I'm really hoping this Cincinnati streetcar debacle is a joke! I thought Cincy had this thing in the bag. Looks like Ohio is just as regressive as Missouri when it comes to alternative transportation. The state of Missouri only gives St. Louis $1 million/yr for a nearly 50 mile light rail system that has been in place for 20 years. People had been pushing for rail in St. Louis since the streetcars were ripped up in the 60s! We didn't get light rail until the 1990s. Good luck Cincy and keep up the good fight!
I read that Ohio ranks near the bottom when it comes to state funding for transit.
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  #375  
Old Posted Jul 4, 2012, 1:31 PM
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Quote:
Originally Posted by goat314 View Post
I'm really hoping this Cincinnati streetcar debacle is a joke! I thought Cincy had this thing in the bag. Looks like Ohio is just as regressive as Missouri when it comes to alternative transportation. The state of Missouri only gives St. Louis $1 million/yr for a nearly 50 mile light rail system that has been in place for 20 years. People had been pushing for rail in St. Louis since the streetcars were ripped up in the 60s! We didn't get light rail until the 1990s. Good luck Cincy and keep up the good fight!
Atlanta gets $0 from the state of Georgia for MARTA.
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  #376  
Old Posted Jul 4, 2012, 4:58 PM
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Quote:
Originally Posted by goat314 View Post
I'm really hoping this Cincinnati streetcar debacle is a joke! I thought Cincy had this thing in the bag. Looks like Ohio is just as regressive as Missouri when it comes to alternative transportation. The state of Missouri only gives St. Louis $1 million/yr for a nearly 50 mile light rail system that has been in place for 20 years. People had been pushing for rail in St. Louis since the streetcars were ripped up in the 60s! We didn't get light rail until the 1990s. Good luck Cincy and keep up the good fight!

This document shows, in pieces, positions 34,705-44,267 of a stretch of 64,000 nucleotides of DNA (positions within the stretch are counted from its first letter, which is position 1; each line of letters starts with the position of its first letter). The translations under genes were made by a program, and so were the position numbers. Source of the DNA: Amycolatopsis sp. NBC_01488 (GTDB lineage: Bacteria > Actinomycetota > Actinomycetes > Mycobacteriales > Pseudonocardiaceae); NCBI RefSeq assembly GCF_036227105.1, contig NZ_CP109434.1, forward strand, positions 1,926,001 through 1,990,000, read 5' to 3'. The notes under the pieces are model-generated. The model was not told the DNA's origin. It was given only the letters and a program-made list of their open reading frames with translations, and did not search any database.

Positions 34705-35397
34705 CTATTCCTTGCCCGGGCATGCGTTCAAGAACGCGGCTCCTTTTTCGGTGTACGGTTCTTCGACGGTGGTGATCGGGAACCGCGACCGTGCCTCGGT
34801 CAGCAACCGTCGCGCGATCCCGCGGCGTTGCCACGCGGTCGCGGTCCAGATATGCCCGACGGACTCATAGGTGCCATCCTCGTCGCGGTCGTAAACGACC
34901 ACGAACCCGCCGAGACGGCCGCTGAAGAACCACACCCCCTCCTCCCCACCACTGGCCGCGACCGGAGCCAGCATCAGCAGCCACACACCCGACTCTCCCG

Thanks for the support. I don't think the provision passed in the bill, but even if it did, it shouldn't affect the first phase of the streetcar which is already under construction. It would eliminate funding for future phases. But, we've been pushing for this project for 5 years already and it's survived two votes. Hopefully we can keep everything on track.
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  #377  
Old Posted Aug 11, 2012, 9:24 PM
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Houston Metro receives $188 million for light rail construction


August 9, 2012

By Stewart Powell

Read More: http://blog.chron.com/txpotomac/2012...-construction/

Quote:
.....

Congressman Gene Green, the Houston Democrat who is dean of the metropolitan area’s House delegation, said the money is part of Houston Metro’s full funding grant agreement with the Federal Transit Administration.